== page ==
# Modifications of the necessary condition for series convergence [closed]

Could you help me prove the two following lemmas on series convergence?

1) Prove that if $\sum_{n=1} ^{\infty} a_n$ is a series of positive real numbers convergent to $0$, where $(a_n)$ is a monotone convergent sequence, then $(na_n)$ is also convergent.

Why isn't it true for series with arbitrary terms?

If $\sum_{n=1} ^{\infty} a_n$ is convergent ( $a_n >0$ ), can it be that $na_n \rightarrow a \neq 0$ ? (No assumption about monotonicity of $a_n$.)

2) Prove that if $\sum_{n=0} ^{\infty} a_n$ is a convergent series of positive numbers ( $p_n$ ) increasing to infinity, then $\frac{p_0a_0+...+p_na_n}{p_n}$ is convergent to $0$.

As for the first one, I know that from the necessary condition for series convergence we have that for a given $\epsilon <0$ there exists $n_0(\epsilon) = n_0$ such that for $n>n_0$ we have $na_n=ka_n + (n-k)a_n \le \frac{\epsilon}{2} + a_k + ...+ a_n \le \frac{\epsilon}{2} \cdot 2 = \epsilon$

Could you help me with the rest?

Thank you.

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## closed as too broad by Martin Sleziak, Ben S., Alex Provost, Jonas, ShaileshApr 1 at 0:17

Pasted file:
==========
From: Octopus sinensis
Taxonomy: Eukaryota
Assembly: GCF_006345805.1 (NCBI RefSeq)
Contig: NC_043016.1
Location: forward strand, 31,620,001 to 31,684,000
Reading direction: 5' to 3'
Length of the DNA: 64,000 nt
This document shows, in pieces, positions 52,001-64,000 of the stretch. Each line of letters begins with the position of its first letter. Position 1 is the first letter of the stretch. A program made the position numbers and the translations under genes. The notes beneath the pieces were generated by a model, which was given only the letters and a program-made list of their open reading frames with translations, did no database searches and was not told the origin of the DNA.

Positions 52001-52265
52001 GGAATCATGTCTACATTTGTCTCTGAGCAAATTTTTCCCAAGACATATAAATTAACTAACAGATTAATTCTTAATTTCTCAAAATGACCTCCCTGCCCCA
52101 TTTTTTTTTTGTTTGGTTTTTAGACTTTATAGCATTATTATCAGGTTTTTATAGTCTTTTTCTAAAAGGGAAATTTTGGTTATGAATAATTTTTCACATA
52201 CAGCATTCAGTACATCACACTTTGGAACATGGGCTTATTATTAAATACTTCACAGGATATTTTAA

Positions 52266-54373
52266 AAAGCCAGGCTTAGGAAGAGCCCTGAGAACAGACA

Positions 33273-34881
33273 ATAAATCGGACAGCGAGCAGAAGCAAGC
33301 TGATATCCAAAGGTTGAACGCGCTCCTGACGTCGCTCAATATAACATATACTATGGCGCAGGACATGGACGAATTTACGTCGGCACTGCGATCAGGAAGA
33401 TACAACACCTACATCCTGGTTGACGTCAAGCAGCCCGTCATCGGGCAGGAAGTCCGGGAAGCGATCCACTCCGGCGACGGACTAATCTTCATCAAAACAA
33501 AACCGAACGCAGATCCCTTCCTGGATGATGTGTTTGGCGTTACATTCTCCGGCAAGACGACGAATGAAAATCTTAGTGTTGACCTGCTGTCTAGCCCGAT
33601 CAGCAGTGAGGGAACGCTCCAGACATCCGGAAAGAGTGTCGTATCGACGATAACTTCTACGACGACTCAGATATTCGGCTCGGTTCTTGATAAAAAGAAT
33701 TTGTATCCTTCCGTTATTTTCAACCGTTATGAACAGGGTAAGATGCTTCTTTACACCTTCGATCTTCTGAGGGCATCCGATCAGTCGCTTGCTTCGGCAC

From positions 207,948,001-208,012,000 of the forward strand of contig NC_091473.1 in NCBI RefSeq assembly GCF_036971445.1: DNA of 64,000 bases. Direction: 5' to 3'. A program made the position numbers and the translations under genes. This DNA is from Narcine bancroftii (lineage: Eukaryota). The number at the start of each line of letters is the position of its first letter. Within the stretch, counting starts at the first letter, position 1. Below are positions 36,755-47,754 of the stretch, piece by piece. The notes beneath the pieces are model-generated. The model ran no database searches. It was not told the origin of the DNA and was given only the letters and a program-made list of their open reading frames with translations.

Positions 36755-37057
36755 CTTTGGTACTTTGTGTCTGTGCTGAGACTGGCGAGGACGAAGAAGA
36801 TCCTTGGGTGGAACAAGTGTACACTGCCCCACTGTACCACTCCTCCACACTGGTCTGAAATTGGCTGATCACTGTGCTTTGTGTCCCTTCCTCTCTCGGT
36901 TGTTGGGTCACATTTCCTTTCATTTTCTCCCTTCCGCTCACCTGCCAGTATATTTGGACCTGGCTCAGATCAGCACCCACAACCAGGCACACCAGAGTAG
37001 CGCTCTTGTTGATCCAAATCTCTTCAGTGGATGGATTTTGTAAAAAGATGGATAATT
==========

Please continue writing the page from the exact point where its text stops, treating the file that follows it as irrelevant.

There are either too many possible answers, or good answers would be too long for this format. Please add details to narrow the answer set or to isolate an issue that can be answered in a few paragraphs.If this question can be reworded to fit the rules in the help center, please edit the question.

There seems to be something wrong with the first statement. It can't depend on the limit of the series, because that changes when you change a finite number of terms whereas whether $(na_n)$ converges doesn't. Is this a verbatim quote from a book? – joriki Mar 4 '13 at 10:25
– Martin Sleziak Dec 26 '13 at 14:44
Please, post only one question in one post. Posting several questions in the same post is discouraged and such questions may be put on hold, see meta. – Martin Sleziak Mar 31 at 18:27

Let $\displaystyle\sum a_n$ be a slowly convergent alternating series, such as $\displaystyle \sum_1^\infty (-1)^{n+1}\frac{1}{\sqrt{n}}$. The sequence $(na_n)$ is not convergent.
But that's cheating. We produce an example with positive terms. Let $a_n=\dfrac{1}{2^n}$ when $n$ is not a perfect cube. When $n$ is a perfect cube, say $n=k^3$, let $a_n=\dfrac{1}{k^2}$. The series $\displaystyle \sum_1^\infty a_n$ converges, but when $n=k^3$, $na_n$ is large.
If $\displaystyle \sum a_n$ converges, then $(na_n)$ cannot have a non-zero limit $a$. Without loss of generality, we can assume that $a$ is positive. Then for large enough $n$, we have $na_n \gt a/2$, and therefore $a_n \gt \dfrac{a}{2n}$. Because of the divergence of the harmonic series, this implies that $\displaystyle \sum a_n$ diverges.